Realistically, this cordless vac is addressing a problem the best bagless cordless vacs had 5 years ago rather than one they have now. Emptying the latest models from Dyson, Samsung, Vax, et al is really very easy indeed. However, there is nothing wrong with Halo's approach, and some users may prefer it.
Halo Capsule: battery life
Battery life is a huge part of a positive cordless experience. It has to provide enough juice to stop it bombing out mid-vac, plus it needs to be easy to charge.
Operating the Halo Capsule is fairly straightforward. It has one button that turns the vac on and another to let you cycle between the three modes of operation: Eco, Performance and Boost. There aren't any nasty technical surprises to be had here, with the layout user-friendly and easy to get to grips with.
Upon switching the Halo Capsule on, you automatically enter Performance mode. According to Halo, you should squeeze about an hour’s usage out of Eco mode, off the back of three-hours charging. The Halo Capsule blitzed my floors when using it in Performance mode, consistently lasting around 30 minutes. Performance mode rises to pretty much every conceivable challenge you can encounter in a small apartment.
Boost mode is ostensibly reserved for more horrific messes, and only gives you 10-15 minutes of usage. A lot of people are tempted to always use the maximum power setting on cordless vacs but I really don't think it's needed here.
For smaller homes and 'little and often' cleaning, 30 minutes is more than fine. If you have a larger home that you like to do all in one go, you might curse the lack of interchangeable batteries. These are always a good idea and keep vacuums ticking over when you need it to go the extra distance. However, they do tend to offer reduced performance overall, so I can see why Halo decided not to go down that route for its first product.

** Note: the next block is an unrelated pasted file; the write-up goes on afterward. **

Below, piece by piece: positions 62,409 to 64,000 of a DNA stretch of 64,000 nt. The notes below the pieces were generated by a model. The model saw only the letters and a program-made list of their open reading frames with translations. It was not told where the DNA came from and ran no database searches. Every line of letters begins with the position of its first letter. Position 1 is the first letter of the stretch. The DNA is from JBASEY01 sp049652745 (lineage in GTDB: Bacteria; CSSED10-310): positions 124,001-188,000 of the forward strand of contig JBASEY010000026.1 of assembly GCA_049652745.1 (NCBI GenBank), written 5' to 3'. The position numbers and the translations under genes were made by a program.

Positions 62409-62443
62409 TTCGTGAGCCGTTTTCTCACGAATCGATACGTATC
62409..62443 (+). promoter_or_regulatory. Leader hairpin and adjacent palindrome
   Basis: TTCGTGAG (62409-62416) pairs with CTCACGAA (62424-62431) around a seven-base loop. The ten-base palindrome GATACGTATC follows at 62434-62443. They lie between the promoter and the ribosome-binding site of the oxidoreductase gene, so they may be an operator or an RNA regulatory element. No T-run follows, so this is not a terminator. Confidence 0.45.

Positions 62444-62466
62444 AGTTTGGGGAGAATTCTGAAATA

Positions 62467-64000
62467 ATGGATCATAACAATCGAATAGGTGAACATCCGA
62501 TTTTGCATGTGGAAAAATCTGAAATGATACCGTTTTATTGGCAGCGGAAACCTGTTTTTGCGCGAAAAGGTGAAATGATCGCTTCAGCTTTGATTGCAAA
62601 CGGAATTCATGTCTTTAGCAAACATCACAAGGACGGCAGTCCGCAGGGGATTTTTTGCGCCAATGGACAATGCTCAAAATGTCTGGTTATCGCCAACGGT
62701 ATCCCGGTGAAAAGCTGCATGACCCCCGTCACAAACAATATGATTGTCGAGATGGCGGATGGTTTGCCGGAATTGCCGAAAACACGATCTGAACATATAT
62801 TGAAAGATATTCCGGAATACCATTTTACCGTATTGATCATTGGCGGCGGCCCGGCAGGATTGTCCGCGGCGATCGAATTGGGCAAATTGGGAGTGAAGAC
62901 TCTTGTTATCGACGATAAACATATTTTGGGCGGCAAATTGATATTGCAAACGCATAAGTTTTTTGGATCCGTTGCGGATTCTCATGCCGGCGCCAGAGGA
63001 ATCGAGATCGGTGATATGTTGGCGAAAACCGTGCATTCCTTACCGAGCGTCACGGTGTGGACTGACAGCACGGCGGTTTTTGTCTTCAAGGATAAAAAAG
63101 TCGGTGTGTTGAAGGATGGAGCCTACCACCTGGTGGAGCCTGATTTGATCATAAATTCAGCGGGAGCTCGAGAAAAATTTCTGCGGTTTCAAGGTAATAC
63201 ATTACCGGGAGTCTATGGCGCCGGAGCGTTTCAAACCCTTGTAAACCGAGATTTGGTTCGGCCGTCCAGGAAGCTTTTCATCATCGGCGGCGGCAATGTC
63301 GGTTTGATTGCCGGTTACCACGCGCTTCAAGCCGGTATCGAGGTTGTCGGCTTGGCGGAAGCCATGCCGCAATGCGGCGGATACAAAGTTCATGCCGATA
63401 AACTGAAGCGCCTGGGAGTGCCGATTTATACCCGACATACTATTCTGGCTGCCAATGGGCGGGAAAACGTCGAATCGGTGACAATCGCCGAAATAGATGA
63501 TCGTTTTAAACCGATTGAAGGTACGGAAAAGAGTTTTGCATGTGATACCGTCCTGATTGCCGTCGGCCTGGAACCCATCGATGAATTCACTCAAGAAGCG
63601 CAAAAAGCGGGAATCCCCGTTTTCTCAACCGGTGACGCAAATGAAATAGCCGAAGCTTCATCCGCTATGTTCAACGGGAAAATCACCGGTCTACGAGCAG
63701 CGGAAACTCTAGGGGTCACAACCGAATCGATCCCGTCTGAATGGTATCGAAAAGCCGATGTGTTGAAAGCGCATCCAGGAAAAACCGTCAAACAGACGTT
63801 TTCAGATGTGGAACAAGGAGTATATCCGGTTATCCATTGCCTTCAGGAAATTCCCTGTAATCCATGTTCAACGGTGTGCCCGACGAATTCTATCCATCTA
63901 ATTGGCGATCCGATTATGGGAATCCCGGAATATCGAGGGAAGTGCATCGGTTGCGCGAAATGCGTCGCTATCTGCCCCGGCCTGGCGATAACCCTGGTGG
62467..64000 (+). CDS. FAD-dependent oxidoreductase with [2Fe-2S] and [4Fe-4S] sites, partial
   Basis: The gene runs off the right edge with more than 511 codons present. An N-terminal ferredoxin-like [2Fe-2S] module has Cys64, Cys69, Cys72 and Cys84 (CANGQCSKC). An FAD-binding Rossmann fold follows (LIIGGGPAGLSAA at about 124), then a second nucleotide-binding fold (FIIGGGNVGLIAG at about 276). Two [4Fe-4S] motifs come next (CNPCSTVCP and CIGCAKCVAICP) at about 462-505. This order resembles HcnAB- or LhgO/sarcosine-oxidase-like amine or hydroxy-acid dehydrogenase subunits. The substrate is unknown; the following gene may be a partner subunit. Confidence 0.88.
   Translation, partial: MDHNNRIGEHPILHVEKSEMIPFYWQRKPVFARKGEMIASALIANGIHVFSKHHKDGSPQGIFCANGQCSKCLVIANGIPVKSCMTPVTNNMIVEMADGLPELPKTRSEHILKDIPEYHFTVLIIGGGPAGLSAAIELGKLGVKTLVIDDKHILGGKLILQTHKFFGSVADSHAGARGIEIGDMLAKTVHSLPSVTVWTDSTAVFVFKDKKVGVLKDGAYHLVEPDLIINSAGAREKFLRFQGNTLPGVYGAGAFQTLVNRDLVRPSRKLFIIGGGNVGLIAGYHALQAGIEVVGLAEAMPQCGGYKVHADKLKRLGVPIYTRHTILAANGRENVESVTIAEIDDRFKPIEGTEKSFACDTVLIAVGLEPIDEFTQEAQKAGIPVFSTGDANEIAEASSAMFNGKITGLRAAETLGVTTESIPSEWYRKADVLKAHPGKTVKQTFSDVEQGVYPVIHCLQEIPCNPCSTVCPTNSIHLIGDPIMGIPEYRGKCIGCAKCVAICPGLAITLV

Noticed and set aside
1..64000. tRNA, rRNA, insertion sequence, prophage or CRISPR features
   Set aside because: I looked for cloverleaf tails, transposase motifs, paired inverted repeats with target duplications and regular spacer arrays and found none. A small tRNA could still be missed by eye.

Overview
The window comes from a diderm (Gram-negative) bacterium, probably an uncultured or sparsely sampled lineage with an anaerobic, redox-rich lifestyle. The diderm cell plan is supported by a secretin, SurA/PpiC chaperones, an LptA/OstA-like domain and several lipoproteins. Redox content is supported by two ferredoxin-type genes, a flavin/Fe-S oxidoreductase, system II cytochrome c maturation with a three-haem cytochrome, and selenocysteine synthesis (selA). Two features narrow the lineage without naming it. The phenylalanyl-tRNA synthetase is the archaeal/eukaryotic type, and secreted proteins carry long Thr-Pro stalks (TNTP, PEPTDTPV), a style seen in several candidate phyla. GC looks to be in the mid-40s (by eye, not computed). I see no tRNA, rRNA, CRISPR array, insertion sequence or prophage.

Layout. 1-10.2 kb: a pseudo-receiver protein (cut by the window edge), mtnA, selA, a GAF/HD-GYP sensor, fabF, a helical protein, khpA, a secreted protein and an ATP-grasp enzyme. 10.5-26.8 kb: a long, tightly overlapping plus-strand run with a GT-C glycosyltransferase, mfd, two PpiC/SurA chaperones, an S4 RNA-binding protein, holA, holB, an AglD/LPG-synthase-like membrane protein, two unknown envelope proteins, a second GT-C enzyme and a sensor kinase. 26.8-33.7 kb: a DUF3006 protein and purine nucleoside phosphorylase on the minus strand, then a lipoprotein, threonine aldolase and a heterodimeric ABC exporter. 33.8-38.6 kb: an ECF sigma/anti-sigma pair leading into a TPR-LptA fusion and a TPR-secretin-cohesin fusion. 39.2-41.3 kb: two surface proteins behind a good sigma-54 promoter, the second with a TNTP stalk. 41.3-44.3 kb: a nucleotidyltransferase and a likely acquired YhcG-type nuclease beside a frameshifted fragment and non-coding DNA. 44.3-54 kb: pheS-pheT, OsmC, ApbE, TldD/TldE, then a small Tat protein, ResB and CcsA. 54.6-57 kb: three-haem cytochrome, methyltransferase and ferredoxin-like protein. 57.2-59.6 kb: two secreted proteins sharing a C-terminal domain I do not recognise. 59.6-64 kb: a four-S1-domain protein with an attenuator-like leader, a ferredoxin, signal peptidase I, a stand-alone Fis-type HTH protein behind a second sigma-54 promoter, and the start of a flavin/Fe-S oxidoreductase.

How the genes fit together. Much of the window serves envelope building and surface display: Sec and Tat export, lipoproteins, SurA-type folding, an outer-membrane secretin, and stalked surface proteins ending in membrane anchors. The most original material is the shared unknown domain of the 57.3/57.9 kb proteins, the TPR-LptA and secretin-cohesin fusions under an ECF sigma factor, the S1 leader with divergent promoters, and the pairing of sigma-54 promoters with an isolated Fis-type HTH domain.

Halo Capsule: performance
The good news is that the Halo Capsule offers packs serious performance. It's also strangely quiet in the midst of a deep clean. Should you ever fancy sprucing up your home in unsociable hours then the Halo Capsule will handle business provided you don't accidentally flick it into Boost mode.
Clearly, the kind of muck and grime your house is regularly subject to will affect how the Halo Capsule cleans. Personally speaking, Eco mode more than sufficed when quickly sweeping around the home; for tougher cleaning, Performance mode never struggled either, able to clean up dried mud from my bike's spokes or dirt on the kitchen floor with clinical efficiency.
On one occasion, after spilling a glittery residue on the floor replete with microscopic specks, Halo did struggle to dislodge them from the carpet's fabric in Performance mode. Boost mode, though, had no such problem and sucked up everything after a number of sweeps back and forth, including any glittery rubbish that had seeped to the edge of the carpet.
Halo Capsule: verdict
With time to reflect on the Halo Capsule, it's one of those gadgets that grows increasingly endearing as time goes on. Because my flat is so small; it's just the ticket for my current cleaning needs. However, it's also got enough suction and battery life to handle a three-bedroom flat, and would make an excellent handheld, back-up vac for larger dwellings.
The Halo Capsule's trio of settings ticks just about every box that a lightweight cordless vacuum should tick. They'll defeat any cleaning challenge most homes can throw up.
Provided you don't have any deep-seated objection to bag-based vacs, the Halo Capsule offers near-Dyson-level cleaning at about half the cost of a Dyson. That's a compelling offering.